Beginning in 1970, they found, motorized passenger travel grew rapidly in all eight countries as greater prosperity led to rising car ownership and domestic air travel. But after 2000, when per capita GDP in the U.S. hit $37,000, passenger travel stopped growing here. In the other countries, passenger travel leveled out at a GDP of $25,000 to $30,000 per capita.“A major factor behind increasing energy use and carbon dioxide emissions since the 1970s has ceased its rise, at least for the time being,” Schipper said. “If it is a truly permanent change, then future projections of carbon dioxide emissions and fuel demand should be scaled back.”The peak travel study runs counter to government models predicting steady growth in travel demand well beyond 2030. Schipper and Millard-Ball say that their own findings are “suggestive rather than conclusive.” They speculate that highway gridlock, parking problems, high prices at the gas pump and an aging population that doesn’t commute may be contributing to peak travel. People already spend an average 1.1 hours per day traveling from one place to another, and driving speeds can’t get much faster.“You can’t pronounce one single factor for the slowdown in travel,” Schipper said. “The most important thing will be to see what happens as the economy recovers. Everybody expects oil prices to go up. But with new fuel economy standards, more hybrids and higher oil prices competing against a recovery in which people buy old-fashioned gas-guzzlers, the question is, what is going to win?”Most of the eight countries in the study have experienced declines in miles traveled by car per capita in recent years. The U.S. appears to have peaked at an annual 8,100 miles by car per capita, and Japan is holding steady at 2,500 miles.There are signs of saturation in vehicle ownership, too, at about 700 cars per 1,000 people in the U.S. — more cars than licensed drivers — and about 500 cars per 1,000 people in Japan and most of the European countries. Car ownership has declined in the U.S. since 2007 because of the recession.“You get to a point where everybody who could possibly drive, drives,” Schipper said.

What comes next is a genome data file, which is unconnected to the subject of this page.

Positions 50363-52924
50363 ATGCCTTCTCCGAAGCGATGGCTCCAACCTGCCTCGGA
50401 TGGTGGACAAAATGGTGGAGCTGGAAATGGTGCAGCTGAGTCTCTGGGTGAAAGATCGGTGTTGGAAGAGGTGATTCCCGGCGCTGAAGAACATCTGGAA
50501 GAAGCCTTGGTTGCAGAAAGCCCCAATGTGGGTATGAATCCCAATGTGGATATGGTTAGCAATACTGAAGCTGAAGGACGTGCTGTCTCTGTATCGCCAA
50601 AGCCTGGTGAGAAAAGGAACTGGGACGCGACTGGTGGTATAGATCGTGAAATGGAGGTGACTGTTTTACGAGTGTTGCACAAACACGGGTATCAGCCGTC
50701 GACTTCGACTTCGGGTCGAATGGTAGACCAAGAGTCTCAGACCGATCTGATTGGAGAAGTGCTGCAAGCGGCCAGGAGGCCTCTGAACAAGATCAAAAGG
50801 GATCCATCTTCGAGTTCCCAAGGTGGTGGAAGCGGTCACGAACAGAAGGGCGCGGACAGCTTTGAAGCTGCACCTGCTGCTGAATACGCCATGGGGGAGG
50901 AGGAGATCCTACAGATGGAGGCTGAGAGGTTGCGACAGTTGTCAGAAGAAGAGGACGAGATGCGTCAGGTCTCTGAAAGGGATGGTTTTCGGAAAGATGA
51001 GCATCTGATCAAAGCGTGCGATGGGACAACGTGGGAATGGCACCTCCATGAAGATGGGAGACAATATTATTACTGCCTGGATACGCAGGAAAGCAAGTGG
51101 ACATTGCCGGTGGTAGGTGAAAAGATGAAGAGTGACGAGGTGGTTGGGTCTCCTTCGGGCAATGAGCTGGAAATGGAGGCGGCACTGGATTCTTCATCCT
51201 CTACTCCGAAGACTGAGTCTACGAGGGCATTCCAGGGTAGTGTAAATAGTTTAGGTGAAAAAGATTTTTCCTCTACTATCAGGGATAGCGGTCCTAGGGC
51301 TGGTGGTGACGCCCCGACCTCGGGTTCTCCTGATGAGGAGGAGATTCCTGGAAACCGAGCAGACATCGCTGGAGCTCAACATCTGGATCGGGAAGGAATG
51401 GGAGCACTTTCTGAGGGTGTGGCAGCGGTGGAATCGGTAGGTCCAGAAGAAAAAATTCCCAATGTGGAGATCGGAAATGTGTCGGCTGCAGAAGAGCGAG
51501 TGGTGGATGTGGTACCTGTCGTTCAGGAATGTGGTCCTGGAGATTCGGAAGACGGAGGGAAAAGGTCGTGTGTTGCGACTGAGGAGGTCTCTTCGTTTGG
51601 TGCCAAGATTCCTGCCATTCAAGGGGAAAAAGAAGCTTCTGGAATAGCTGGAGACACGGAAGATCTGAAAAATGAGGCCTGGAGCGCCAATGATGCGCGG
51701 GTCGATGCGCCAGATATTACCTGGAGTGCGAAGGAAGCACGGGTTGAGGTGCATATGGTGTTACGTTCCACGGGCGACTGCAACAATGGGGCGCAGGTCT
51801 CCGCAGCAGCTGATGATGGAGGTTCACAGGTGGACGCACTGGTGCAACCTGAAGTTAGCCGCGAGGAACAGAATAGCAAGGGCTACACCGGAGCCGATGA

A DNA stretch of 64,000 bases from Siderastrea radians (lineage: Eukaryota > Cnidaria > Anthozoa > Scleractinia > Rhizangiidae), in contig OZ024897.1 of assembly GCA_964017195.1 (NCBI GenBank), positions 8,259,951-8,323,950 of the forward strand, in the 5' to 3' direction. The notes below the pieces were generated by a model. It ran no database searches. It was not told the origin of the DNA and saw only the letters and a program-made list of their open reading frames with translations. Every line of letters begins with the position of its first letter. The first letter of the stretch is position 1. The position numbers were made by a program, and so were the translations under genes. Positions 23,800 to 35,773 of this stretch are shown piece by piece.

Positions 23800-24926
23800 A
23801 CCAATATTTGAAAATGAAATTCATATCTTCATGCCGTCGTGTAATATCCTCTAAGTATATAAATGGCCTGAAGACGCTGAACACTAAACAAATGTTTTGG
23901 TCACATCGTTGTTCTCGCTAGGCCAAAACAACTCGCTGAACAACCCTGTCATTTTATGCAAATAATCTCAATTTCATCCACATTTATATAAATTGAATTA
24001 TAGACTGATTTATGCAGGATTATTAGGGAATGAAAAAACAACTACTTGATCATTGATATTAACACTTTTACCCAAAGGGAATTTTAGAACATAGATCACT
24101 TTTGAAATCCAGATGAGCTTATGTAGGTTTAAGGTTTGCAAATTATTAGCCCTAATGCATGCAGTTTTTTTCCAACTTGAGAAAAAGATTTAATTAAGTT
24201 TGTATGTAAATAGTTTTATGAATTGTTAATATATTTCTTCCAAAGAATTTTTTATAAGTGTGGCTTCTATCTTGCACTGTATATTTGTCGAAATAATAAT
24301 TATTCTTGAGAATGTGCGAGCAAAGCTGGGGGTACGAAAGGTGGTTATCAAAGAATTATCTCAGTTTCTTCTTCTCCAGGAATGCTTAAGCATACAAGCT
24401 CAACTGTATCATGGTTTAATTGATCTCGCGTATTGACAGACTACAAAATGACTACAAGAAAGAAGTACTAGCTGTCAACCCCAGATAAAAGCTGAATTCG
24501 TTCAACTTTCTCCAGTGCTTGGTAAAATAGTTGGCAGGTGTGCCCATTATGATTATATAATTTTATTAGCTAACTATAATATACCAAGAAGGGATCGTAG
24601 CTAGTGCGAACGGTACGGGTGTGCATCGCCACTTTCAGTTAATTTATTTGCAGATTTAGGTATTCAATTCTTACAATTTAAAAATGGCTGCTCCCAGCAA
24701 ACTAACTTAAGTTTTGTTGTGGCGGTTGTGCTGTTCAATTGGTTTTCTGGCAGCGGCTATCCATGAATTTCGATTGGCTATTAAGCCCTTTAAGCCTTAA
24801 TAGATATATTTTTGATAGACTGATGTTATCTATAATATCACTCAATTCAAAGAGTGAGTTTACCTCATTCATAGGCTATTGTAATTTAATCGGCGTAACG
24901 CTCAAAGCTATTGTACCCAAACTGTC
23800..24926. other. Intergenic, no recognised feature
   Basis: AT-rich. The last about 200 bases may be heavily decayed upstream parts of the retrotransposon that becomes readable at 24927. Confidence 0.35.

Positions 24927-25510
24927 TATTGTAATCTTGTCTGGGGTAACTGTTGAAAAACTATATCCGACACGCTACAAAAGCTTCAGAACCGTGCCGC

If the travel market itself is actually saturated, this suggests that predictions of high amounts of induced demand for rail travel may not actually be borne out and that any gains in rail ridership will be at the expense of motor and air travel. On the other hand, if the saturation is due to problems with the currently available methods of air and motor, then induced demand may be a major contributor along with high levels of modal switch.